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Lindsay Wardell
Lindsay Wardell

Posted on • Originally published at

Build a Static Comment System

From Wordpress to Jamstack

Back when I first started my own blog, I did what many still do today and deployed a Wordpress site. Honestly, Wordpress is great. If you're looking into setting up your own site, it's a fine option! The main problem I had with it, however, was relying on another service to host my posts, my images, everything. What if my hosting provider were to shut down? How could I migrate from their MySQL database to another easily? What would I do with all of my content?

This actually happened to me, when I needed to migrate from one provider to another. The solution - abandon everything, and start from scratch. A migration wasn't possible to my new host, so I copied everything into a text file and started over on the site.

Then I learned about Gatsby, and that I could have a static site where my blog posts are all stored in text files. That sounds like a win! I could control my posts, my site, my content, and host it anywhere. This sounded exactly like what I wanted to do. I looked at headless Wordpress, but decided I wanted full control of the site. I built out a first version of the site with Gatsby, deployed it to Netlify, and life was good.


What about comments?

Static Comments??

I've never had a super popular blog, but having a comment system felt important to build a complete blog. The options that are out there are... okay, but most of them didn't actually match what I was going for. I settled on Disqus, but the fact that I couldn't host it, plus the tie-in to another service meant that it felt antithetical to hosting a static site.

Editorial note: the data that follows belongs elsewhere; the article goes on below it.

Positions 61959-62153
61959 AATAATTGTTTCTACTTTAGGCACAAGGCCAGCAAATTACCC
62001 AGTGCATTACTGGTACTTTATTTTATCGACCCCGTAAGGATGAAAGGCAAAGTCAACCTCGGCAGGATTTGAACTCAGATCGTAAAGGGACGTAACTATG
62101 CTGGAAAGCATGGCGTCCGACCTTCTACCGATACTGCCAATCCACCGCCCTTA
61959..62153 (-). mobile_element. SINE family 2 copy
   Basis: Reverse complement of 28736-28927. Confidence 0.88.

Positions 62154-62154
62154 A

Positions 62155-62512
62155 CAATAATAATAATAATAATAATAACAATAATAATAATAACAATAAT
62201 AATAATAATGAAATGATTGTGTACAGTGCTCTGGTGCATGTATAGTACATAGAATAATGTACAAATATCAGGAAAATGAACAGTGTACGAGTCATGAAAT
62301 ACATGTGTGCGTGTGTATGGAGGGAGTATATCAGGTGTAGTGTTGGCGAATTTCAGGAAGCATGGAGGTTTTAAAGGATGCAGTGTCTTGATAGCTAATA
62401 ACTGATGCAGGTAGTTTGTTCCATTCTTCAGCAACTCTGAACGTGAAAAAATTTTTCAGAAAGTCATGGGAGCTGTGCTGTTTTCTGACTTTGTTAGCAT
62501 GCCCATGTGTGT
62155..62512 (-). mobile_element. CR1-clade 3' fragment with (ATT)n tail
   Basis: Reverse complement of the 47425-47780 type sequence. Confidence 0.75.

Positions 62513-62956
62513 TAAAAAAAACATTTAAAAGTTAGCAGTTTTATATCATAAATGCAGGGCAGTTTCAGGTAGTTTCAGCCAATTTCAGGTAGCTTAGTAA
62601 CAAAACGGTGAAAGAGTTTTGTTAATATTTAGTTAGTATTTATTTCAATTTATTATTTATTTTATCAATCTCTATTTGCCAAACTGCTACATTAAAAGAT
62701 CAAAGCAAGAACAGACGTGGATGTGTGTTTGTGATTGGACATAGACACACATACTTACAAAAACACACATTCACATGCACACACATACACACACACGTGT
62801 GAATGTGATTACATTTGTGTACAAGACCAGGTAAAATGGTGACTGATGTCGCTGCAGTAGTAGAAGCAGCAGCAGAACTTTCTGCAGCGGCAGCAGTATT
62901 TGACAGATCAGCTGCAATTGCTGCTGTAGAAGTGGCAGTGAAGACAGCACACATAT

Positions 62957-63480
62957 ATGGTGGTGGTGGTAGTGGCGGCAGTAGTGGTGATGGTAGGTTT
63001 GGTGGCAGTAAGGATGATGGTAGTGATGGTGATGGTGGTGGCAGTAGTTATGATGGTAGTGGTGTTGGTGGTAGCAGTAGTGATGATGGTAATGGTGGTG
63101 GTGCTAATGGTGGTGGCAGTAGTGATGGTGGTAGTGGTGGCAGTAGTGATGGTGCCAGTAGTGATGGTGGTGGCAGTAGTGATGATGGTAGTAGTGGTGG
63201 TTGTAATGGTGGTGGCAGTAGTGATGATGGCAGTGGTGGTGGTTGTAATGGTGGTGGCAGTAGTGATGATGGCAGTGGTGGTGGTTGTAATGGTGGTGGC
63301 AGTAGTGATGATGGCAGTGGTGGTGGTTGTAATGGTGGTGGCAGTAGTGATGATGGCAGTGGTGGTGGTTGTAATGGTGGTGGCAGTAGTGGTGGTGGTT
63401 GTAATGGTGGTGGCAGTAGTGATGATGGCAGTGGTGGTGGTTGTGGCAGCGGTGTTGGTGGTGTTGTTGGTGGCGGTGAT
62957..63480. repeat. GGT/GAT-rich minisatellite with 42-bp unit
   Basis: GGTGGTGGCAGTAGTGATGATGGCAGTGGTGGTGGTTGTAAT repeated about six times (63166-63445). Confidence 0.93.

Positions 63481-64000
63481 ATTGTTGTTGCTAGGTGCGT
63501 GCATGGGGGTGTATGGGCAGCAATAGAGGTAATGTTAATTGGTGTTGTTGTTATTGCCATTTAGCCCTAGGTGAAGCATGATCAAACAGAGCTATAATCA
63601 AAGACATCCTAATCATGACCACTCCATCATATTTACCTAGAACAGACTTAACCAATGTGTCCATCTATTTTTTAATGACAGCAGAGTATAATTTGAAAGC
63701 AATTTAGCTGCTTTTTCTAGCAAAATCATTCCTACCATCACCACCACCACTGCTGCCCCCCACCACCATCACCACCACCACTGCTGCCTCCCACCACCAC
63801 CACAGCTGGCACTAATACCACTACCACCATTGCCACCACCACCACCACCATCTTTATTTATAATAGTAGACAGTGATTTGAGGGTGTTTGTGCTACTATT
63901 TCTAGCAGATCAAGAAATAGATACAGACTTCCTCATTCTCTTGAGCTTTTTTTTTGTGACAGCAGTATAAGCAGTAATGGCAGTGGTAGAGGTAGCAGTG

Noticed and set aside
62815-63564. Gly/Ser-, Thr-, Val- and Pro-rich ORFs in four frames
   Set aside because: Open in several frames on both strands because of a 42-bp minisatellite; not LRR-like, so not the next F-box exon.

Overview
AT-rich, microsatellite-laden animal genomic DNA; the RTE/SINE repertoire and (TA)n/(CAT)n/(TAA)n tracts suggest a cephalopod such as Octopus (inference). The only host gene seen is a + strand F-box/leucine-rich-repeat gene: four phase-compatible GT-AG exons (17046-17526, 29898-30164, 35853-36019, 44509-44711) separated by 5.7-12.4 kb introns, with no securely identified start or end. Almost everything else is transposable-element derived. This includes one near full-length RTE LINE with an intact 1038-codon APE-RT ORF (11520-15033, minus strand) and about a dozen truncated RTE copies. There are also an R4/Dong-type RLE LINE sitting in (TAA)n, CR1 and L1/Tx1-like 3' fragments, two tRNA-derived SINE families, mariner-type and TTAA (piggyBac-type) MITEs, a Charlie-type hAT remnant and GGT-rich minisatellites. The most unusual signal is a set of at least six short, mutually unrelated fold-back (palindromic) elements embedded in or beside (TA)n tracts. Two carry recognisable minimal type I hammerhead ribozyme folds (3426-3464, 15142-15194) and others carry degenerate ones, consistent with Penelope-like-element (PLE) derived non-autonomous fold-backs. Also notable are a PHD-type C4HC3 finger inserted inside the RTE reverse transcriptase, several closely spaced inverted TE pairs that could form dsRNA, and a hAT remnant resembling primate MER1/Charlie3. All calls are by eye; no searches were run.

After doing some research, I found Staticman. Quoting from their homepage, "Staticman handles user-generated content for you and transforms it into data files that sit in your GitHub repository, along with the rest of your content." This concept spoke to me. I did some research into using this approach, but at the time, it looked like the service had grown too fast, and comments were processing too slowly, if at all. Hopefully they've fixed it by now, but again, it's another service to rely on.

All of this research, however, led me to a decision. I'm a developer; I can build this myself!

Jamstack to the Rescue!

My goals for this project:

  • Accept input from a user
  • Process that into a text file
  • Commit that text file into a Github repository.